|Lease Term (months)||36|
|Miles per year|
It’s pronounced “gib-lee” and it’s named for an African desert wind—the perfect name for a hot Italian sedan. With its deliciously curved lines, the 2020 Maserati Ghibli’s looks are backed up by what’s under the hood: a twin-turbocharged V-6 engine offered in either 345- or 424-hp guise. Not only does the Ghibli’s engine provide quick acceleration, it also sounds fantastic, especially when Sport mode is engaged and the exhaust system opens itself up for a throatier growl. Despite its Italian-ness and a host of fancy optional extras, as a mid-size luxury car, the Ghibli doesn’t quite measure up. It borrows too many cheap interior bits from the Fiat-Chrysler parts bin to pull off its upscale price tag. Rivals such as the Mercedes-Benz E-class and Audi A6 offer more modern tech and luxury features as standard.
Maserati has added a few standard features to the Ghibli’s GranSport and GranLusso trims for 2020, namely soft-close doors, a heated steering wheel, and the Driver Assistance package. That package bundles together pedestrian detection, lane-keeping assist, blind-spot monitoring, automated emergency braking, adaptive cruise control, traffic-sign recognition, and a 360-degree exterior camera system. GranLusso models can now be ordered with the GranSport’s Skyhook Performance adaptive suspension system.
If the Ghibli’s starting price seems high, that’s because it is. Most mid-size luxury sedans start around $55,000 and increase from there. But those rival sedans also start with turbocharged four-cylinders and then graduate to higher-powered V-6 engines as the price rises. The Ghibli skips the four-cylinders and offers a twin-turbo V-6 as standard equipment. We’d suggest the S model as it unlocks the engine’s full 424 ponies and covers more of the Ghibli’s interior with genuine leather upholstery.
The base setup for the Ghibli is a 345-hp twin-turbo 3.0-liter V-6 with rear-wheel drive; the S performance version has 424 horsepower, rear-wheel drive, and offers all-wheel drive (Q4 in Maserati parlance) as an option. Both engines have an eight-speed automatic transmission. We tested an S model back in 2014 and were charmed by the exotic sounds that it made. At our test track, it managed a 4.7-second zero-to-60-mph time—quick for 2014, but today it can be outrun by a non-AMG version of the Mercedes-Benz E-class. Since then, Maserati has upped the power on S models from 404 to 424 ponies. When we tested this engine in the Maserati Levante SUV, it managed a time of 5.1 seconds, so the lighter Ghibli should be noticeably quicker. The Ghibli’s on-road demeanor is frisky but the trade-off is a jarring ride over rough surfaces.
Since the Ghibli lacks a base four-cylinder model, its EPA fuel-economy ratings are thirstier than the average mid-size luxury car. The rear-wheel-drive models earn ratings of 17 mpg city and 24 mpg highway; going for all-wheel drive drops the city rating to 16 mpg. We haven’t tested the Ghibli on our 200-mile highway fuel-economy route, but plan to update this review when we get a chance to do so.
While the exterior exudes Italian style, the cabin isn’t as luxurious as expected. Too many of its interior bits are sourced from lesser vehicles within the Fiat-Chrysler product portfolio. For example: it uses the same window switches as the Jeep Cherokee and light switches and steering-column stalks from the now-defunct Chrysler Town & Country. Buyers can, however, spec the Ghibli with beautifully stitched leather-and-silk seats, a faux-suede headliner, and a wood-rimmed steering wheel. However, these optional extras are costly and still don’t help create a cabin that can rival that of the E-class or the A6. The Ghibli’s trunk is larger than that of the E-class or the A6, but the BMW 5-series offers slightly more space. When a Ghibli visits our office, we’ll see how many carry-on suitcases it can accommodate and update this review with the results.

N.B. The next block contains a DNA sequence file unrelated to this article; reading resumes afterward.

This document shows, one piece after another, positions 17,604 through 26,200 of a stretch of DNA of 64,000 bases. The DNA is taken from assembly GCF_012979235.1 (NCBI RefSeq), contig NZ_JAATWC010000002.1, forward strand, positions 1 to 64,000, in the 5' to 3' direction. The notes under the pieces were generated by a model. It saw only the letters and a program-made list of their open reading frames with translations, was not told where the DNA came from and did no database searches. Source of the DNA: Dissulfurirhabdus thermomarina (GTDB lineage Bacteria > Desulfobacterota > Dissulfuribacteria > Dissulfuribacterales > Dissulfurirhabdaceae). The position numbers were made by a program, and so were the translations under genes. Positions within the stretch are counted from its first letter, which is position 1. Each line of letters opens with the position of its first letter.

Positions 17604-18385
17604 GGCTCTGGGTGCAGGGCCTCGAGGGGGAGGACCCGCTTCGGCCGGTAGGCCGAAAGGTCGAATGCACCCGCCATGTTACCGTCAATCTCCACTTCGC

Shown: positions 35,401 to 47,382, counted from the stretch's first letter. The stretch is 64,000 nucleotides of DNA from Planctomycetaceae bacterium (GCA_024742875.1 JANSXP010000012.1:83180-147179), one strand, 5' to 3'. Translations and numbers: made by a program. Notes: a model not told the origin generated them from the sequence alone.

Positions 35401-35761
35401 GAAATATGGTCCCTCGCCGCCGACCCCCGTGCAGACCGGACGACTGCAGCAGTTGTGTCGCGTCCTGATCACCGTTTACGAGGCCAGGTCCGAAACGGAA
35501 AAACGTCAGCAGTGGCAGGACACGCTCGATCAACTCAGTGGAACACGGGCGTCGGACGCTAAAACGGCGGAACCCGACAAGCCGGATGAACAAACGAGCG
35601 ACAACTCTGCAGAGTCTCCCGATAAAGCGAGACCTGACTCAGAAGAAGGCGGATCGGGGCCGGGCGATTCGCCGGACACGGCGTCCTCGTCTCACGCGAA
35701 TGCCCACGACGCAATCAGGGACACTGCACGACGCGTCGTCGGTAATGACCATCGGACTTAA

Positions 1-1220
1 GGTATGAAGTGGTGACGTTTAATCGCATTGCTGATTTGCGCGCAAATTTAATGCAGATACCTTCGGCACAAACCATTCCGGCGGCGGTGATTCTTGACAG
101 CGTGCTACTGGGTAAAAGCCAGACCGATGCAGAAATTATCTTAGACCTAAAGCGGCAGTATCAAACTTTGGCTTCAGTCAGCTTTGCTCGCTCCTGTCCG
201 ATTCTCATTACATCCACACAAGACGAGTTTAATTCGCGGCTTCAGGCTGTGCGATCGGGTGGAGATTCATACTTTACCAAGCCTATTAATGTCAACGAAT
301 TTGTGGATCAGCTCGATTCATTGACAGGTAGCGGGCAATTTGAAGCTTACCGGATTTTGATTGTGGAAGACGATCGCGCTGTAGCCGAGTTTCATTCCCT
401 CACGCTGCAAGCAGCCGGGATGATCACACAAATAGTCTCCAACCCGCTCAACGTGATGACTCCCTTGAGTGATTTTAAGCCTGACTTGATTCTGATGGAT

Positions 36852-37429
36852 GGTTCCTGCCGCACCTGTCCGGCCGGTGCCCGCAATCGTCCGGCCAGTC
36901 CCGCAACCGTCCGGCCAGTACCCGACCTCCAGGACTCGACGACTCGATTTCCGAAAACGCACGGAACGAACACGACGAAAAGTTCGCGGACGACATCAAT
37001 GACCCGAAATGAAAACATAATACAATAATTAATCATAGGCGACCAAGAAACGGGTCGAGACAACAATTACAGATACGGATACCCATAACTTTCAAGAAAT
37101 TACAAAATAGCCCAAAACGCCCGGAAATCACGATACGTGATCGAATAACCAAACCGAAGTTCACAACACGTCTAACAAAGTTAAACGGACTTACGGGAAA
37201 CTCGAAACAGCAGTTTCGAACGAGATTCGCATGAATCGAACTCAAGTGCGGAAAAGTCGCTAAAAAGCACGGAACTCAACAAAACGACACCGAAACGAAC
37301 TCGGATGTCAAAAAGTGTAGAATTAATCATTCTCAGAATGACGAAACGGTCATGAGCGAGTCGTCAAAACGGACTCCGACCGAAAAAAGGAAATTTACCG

All Ghibli models come standard with an 8.4-inch touchscreen infotainment system that features a glossy display and runs a re-skinned version of Fiat-Chrysler’s great Uconnect software interface. Navigation, SiriusXM satellite radio, and Apple CarPlay/Android Auto integration are all standard features. An eight-speaker audio system is standard, but audiophiles will be happy to know that Maserati offers two different premium systems as upgrades. The first is a 10-speaker Harman/Kardon setup which adds $1000 to the price of the base Ghibli and the Ghibli S; a 15-speaker Bowers & Wilkins audio system costs $2000 and is only optional on the GranLusso and GranSport models.
The National Highway Traffic Safety Administration (NHTSA) has not performed crash tests on a Ghibli, but the Insurance Institute for Highway Safety (IIHS) has. The Ghibli performed well in IIHS’s crash tests but missed out on a Top Safety Pick designation because the agency has yet to test the car’s headlamp performance or driver-assistance features. Key safety features include:
Most mid-size luxury cars from Europe offer simple four-year/50,000-mile warranties, and the Ghibli follows suit. It would be nice if Maserati offered a complimentary scheduled maintenance package with the purchase of a new Ghibli, but such a policy has been omitted from the car’s standard package. The 5-series and the Jaguar XF both offer better value in this category.
To send this listing to your mobile device simply supply your cell phone number carrier
Simply fill in your friend's name and e-mail address. Include your own name and e-mail address (so they know the message is from you), and click "send", suggest this page to as many friends as you wish!